VanDam Says Table Rock Bass Primed for Fall Feed
Published on 10-20-2020
By Pete Robbins
Kevin VanDam thinks that by the time anxious anglers descend on Missouri’s gorgeous Table Rock Lake from October 30 through November 1 for the season-ending Big Bass Tour event, the fishing should be wide open. Cooler nights and dropping temperatures should push some fish shallow, but others will remain in mid-depth zones, meaning that anglers can fish their strengths.
“The lake should be just about done with fall turnover,” he said. “The lake is a little bit low, just below full pool, after being high all year, but they’re still getting some rain. The lake has also kept some color all year. That means there should be some fish shallow and some fish schooling. There will be a mix of a little bit of everything.”
For those who favor the offshore game, he’d rely on Strike King Series 4 and 5XD crankbaits in the 10 to 15 foot zone, and while shad are the primary forage, he’d also mix in some crawdad and bluegill colors to max the Ozarks lake’s varied buffet offerings.
For topwater fanatics, this is prime time. “Because of the rain, there will definitely be some shallow fish,” the four-time Bassmaster Classic champion stated. “A Sexy Dawg can be really good. A walking stickbait is a legendary Table Rock Lure, but I’d also tie on a buzzbait and throw it right up on the bank.”
But don’t count out the lure that made KVD famous: A big spinnerbait.
“That’s something I love to throw this time of year,” he said. “Especially if it is windy, rainy or cloudy.” In the same places where he power fishes that way, he might also employ a big swimbait. “There are literally millions of gizzard shad in the lake. That’s not something that you’re going to get a lot of bites doing, but you could get a few bigger bites.”
Over the last five years, the top weights have varied in BBT events on Table Rock, with the overall trend that they’ve increased. The last time a fish under 5 pounds snuck into the top ten was 2015. Typically, at least one or two 7-pounders come to the scale. Last year there were three, as well as a massive 9-pounder that took the overall top prize. Of course, those tournaments were held in the springtime, mostly in late March or early April. A big-bass-specific tournament in autumn is grounds for great speculation and strategy, and anglers will be wise to pay close attention to the live leaderboard to gauge their chances of claiming overall and hourly prizes.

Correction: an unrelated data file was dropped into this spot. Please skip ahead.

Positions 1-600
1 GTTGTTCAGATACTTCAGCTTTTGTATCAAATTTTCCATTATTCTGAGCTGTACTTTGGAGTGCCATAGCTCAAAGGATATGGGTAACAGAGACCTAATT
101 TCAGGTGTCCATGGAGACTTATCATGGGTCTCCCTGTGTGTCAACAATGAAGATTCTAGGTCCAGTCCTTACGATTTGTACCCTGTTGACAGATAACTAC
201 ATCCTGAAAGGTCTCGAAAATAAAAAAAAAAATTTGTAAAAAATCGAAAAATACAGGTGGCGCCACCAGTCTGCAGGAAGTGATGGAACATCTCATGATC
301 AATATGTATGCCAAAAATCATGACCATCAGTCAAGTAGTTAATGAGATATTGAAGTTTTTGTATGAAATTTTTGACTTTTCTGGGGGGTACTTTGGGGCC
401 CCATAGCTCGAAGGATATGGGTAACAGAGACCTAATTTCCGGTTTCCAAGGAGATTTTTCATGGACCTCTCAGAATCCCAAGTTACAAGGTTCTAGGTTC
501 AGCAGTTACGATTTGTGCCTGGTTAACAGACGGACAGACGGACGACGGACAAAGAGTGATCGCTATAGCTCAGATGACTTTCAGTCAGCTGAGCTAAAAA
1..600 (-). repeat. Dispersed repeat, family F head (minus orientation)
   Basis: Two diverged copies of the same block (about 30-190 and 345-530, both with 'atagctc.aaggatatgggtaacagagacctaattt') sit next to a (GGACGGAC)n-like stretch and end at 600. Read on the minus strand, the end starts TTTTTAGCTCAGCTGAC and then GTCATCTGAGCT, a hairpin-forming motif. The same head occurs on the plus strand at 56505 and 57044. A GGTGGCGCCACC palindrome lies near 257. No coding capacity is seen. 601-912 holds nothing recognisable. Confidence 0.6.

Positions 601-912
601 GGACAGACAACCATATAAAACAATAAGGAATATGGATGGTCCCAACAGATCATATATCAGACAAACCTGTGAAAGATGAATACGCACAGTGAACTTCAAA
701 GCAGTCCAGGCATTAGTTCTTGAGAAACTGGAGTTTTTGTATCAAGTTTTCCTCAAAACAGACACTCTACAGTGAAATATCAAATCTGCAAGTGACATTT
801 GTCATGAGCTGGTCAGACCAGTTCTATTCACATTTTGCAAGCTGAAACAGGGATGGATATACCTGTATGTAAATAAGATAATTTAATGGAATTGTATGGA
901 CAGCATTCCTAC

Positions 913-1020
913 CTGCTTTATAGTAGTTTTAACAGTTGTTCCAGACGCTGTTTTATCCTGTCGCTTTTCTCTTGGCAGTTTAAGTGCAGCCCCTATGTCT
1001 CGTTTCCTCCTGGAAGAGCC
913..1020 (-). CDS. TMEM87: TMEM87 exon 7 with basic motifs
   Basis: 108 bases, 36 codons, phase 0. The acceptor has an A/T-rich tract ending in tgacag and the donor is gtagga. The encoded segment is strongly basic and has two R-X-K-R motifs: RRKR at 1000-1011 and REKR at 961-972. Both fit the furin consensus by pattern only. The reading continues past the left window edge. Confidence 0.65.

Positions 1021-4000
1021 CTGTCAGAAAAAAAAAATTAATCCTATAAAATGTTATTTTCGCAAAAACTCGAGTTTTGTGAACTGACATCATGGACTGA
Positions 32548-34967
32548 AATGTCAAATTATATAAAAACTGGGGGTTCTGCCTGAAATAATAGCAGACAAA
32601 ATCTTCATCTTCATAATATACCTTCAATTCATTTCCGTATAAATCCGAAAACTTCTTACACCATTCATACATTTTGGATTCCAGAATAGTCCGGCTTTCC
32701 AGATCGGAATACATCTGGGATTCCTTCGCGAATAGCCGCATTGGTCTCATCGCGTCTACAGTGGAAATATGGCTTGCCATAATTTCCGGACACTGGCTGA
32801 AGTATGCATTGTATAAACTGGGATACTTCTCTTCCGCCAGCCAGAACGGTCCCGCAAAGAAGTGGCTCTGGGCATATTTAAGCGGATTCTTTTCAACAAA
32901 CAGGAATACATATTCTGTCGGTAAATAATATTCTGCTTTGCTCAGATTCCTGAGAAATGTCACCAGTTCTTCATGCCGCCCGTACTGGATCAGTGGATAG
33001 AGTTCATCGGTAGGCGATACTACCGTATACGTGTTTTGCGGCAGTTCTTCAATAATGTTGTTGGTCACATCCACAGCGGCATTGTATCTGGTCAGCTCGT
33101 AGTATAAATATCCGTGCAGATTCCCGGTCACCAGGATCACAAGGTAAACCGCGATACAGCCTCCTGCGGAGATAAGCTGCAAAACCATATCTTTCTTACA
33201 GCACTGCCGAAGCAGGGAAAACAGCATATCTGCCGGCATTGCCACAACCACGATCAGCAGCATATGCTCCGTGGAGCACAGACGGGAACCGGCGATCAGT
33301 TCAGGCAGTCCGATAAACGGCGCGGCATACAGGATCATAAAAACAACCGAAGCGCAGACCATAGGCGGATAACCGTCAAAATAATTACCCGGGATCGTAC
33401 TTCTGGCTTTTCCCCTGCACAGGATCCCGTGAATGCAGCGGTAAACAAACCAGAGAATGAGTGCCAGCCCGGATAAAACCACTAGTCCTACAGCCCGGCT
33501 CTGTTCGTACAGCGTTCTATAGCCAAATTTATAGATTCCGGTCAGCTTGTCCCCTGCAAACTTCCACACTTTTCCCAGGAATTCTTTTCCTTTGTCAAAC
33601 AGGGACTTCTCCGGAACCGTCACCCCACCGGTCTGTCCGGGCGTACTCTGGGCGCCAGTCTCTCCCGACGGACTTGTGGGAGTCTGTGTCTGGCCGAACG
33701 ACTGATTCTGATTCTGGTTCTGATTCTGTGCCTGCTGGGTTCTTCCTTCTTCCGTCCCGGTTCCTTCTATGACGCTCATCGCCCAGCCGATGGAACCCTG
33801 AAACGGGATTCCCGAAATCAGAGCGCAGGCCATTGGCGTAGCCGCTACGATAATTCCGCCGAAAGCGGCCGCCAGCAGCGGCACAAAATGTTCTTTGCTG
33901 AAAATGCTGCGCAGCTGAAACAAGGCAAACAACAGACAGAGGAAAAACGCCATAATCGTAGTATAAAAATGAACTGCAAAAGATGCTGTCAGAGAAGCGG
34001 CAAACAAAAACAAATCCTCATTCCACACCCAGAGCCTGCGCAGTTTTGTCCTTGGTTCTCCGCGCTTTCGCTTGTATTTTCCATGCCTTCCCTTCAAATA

VanDam said that “as this time of year anything above 5 pounds is big at Table Rock, and for smallmouths or spots it’s 4 pounds.” If you’re offshore catching smaller schooling spotted bass, he recommends making a move, as the fish often group up by size. “The big fish really do tend to be loners.”
His strategy would also take into account the heavy fishing pressure that Table Rock has received throughout 2020. Savvy anglers know that the end of the fall turnover marks the heart of the period when shad run up the major creeks. The bass following that migration will be heavily pressured.
“The biggest fish tend to be on or near the main lake,” he said. “And the mid-lake section is really some of the best fishing this time of the year. It’s been a really busy year on the lake. Lately, tournament weights have been down. Fish have been in that late summer, early fall funk, but every day the fishing is getting better. These little cool spells make a big difference. The fish are really starting to feed again.”
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